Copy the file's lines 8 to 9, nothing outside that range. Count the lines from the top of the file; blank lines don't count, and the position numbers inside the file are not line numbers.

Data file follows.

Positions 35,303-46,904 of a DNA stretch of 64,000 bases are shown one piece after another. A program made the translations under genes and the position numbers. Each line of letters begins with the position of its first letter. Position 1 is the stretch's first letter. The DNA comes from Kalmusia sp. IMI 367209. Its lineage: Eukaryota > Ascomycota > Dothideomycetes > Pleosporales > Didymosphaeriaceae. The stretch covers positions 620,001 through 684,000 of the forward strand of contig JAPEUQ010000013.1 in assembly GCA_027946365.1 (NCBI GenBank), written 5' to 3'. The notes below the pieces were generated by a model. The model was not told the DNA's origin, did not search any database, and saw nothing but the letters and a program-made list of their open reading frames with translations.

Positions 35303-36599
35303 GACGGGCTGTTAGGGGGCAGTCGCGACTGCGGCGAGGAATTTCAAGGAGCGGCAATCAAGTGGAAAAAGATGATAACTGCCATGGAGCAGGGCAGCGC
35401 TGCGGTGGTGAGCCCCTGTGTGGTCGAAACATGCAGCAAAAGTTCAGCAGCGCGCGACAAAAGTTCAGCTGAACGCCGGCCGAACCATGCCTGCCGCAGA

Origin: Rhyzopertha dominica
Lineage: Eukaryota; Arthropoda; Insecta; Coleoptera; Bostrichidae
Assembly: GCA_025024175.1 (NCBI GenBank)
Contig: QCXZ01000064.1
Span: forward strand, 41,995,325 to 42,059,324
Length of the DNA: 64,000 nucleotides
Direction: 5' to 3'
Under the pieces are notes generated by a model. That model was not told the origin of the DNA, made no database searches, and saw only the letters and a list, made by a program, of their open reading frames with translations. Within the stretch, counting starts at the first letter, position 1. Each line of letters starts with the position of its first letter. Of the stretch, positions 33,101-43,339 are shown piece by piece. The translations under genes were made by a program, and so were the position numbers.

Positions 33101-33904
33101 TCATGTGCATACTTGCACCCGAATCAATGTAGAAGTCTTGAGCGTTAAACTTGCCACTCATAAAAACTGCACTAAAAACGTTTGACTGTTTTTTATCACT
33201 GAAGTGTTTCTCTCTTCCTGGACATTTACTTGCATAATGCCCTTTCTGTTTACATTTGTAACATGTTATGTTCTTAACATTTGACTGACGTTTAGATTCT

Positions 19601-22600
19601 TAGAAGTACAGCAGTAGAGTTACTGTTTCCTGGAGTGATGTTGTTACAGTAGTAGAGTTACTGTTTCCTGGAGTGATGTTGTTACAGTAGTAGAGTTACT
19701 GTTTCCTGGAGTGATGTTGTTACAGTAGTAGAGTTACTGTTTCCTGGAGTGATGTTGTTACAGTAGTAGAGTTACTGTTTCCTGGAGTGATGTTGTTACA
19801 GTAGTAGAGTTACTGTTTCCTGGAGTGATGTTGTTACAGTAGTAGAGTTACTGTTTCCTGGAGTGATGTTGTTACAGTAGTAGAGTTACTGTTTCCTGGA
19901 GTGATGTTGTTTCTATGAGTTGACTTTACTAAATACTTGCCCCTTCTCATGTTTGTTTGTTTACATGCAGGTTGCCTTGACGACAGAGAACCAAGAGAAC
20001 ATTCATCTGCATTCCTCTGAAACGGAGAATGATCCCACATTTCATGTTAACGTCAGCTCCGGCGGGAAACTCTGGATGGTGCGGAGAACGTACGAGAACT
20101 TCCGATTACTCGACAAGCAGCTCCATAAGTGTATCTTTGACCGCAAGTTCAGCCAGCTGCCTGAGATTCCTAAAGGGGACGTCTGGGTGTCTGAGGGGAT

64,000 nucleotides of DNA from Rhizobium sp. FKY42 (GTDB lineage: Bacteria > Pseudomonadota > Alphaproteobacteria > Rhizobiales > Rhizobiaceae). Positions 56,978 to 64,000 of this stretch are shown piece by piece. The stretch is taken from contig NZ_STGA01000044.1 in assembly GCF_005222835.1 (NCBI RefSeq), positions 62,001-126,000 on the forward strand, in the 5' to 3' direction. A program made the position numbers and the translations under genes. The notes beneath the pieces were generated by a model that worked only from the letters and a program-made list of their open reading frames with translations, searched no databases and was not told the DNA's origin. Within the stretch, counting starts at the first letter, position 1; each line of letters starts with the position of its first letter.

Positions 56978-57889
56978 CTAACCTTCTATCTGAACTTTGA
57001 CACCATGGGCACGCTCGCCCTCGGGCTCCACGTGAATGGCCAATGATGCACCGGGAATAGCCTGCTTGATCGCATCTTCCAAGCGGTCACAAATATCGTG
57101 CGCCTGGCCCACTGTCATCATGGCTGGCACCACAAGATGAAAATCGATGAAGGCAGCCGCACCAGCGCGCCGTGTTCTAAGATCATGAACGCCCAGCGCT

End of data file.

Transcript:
Contig: QCXZ01000064.1
Span: forward strand, 41,995,325 to 42,059,324